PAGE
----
The Oklahoma City Thunder's quiet offseason was a big topic this summer. Would they be able to get another wing to help on the perimeter or slash to the rim? Would they get some additional big-man depth? What about a trade? What could the Thunder brass do to make sure that their path to a championship doesn't get off line?
The Thunder responded by ... signing Ryan Gomes.
To many, it was a sign that the Thunder were regressing. The perch that seemed destined to be owned by OKC now looked to be occupied a bunch of newcomers, like the Rockets, Warriors and Clippers. The Thunder instead acquired and promoted young players that they knew one day would have to produce.
But would they be ready this year? So far, Sam Presti's smelling like new money.
Reggie Jackson's transition from the King of the Summer League to being Mr. 6th Man has been smooth thus far, especially now that Russell Westbrook is back in the mix. Jeremy Lamb hasn't looked too scared of the moment; although it's a small sample size, the former UConn guard has been the Thunder's best three-point shooter at 39 percent. Rookie Steven Adams has proven to be a functional big man in the NBA already when most thought he'd be a project when drafted. All three are proving that maybe, just maybe, things will be just fine in Oklahoma City.
Except, there's just one little problem: Some of the old reliables are starting to look funny in the light. Those old reliables? Kendrick Perkins and Thabo Sefolosha. As Darnell Mayberry of the Oklahoman observed:
"Perk and Thabo Sefolosha both did not look happy on multiple occasions tonight when they were taken out of the game. Brooks definitely has some tough decisions this season. One of those guys is playing for a contract. The other is playing for pride. Take away minutes and suddenly there's a problem."
There was a time when we believed that if Perkins could just get healthy, things could get better for him and the Thunder. Now, it just looks like Perk is a shell of his former self, and even that former self is only being asked to defend the opposing team's best big man and occasionally rebound the ball. Even asking him to do that seems like a lot. When Adams has come in the game in place of Perkins, the Thunder look like a different team. There's more energy on the floor, there's not a sense of trepidation when Adams gets the ball and the Thunder somehow get even quicker on both ends.
Sefolosha, the man who was once the Thunder's "3 and D" option on the court, has seen his three-point shot go missing in the early part of the season. This is the same player who shot over 41 percent from 3-point range in the last two seasons. This year, Thabo's sitting at just 15 percent. Because of this, Derek Fisher has now become the go-to shooter off the bench for head coach Scott Brooks in crunch time. Derek Fisher.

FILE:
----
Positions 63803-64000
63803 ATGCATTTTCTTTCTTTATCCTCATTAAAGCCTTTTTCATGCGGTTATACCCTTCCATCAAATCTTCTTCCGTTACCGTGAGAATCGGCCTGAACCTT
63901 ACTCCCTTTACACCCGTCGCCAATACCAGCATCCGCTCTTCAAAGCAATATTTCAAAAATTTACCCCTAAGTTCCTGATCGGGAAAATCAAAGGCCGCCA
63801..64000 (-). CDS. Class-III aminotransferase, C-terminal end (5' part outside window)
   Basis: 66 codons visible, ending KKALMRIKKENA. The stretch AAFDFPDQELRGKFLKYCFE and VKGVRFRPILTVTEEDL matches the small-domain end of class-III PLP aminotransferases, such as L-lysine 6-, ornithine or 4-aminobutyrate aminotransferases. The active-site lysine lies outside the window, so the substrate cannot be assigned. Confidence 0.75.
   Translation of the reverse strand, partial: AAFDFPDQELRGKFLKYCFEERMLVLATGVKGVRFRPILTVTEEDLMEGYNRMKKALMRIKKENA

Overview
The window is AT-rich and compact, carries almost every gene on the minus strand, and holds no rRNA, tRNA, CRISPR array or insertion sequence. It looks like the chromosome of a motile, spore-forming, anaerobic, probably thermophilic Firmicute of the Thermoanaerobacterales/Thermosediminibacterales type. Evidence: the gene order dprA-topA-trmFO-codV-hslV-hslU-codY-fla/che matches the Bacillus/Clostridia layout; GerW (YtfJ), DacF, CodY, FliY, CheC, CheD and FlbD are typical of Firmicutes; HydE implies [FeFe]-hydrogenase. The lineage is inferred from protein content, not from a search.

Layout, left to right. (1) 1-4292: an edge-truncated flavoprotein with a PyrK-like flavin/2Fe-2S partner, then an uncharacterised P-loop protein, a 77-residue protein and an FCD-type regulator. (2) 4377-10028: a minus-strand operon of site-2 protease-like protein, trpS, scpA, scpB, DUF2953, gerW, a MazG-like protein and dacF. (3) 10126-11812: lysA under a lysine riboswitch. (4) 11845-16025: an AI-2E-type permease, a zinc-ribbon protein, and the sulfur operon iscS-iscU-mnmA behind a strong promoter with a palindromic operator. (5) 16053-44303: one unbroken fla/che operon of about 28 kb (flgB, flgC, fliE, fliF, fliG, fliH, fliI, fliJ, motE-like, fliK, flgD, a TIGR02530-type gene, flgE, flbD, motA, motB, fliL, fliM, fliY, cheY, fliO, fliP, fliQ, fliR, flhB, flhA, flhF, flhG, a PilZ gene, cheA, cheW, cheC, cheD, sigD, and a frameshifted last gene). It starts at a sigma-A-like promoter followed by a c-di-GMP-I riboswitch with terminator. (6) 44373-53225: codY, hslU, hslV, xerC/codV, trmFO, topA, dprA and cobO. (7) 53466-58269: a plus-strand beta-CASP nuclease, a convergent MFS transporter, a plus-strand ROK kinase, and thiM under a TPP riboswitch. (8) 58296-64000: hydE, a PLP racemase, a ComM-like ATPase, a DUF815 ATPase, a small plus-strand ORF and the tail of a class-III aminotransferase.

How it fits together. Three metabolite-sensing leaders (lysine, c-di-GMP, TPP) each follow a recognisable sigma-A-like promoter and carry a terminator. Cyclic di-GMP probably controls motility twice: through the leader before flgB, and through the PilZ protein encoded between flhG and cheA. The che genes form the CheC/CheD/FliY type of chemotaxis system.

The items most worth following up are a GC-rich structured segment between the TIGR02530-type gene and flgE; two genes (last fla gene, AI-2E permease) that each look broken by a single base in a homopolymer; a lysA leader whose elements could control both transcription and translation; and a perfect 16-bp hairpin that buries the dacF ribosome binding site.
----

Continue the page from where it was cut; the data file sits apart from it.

More than anything, the early results are telling us that some of the Thunder's key role players are mightily replaceable. That doesn't even bring up their combined price tag of almost $13 million for the 2013-14 season. (This is the part of the article where you conveniently mention that James Harden's 2013-14 salary is $13.7 million. Cue to Thunder fans bashing their heads into their keyboards.)
It's silently a good problem for Oklahoma City to have. It's highly unlikely that they'll ever recover from the Harden trade, in the sense that they'll be able to get another top-10 NBA player back into their rotation. However, at some point (maybe now?), those young guns will mature into real players. Perkins' and Sefolosha's time with the franchise will come to an end, and a young team will have the chance to get ever younger and better.
Could change happen this season? Maybe it should. The chance for a championship is quite high this year, but the foundation isn't changing. It's Kevin Durant, Russell Westbrook, Serge Ibaka and interchangeable parts. Those parts don't need to be elite, they just need to be sufficient. Otherwise, it might end up like this:
A Happy Hour drink recommendation: Salty Maple Buttered Cider. Look, it's November. It's starting to get cold outside, and for most of us, it's officially Cuffing Season. What is Cuffing Season, you ask? Courtesy of Urban Dictionary:
During the Fall and Winter months people who would normally rather be single or promiscuous find themselves along with the rest of the world desiring to be "Cuffed" or tied down by a serious relationship. The cold weather and prolonged indoor activity causes singles to become lonely and desperate to be cuffed.
You know what drink goes well during Cuffing Season? Salty Maple Buttered Cider. Women love it, and because women love it, men will love it. TGIF.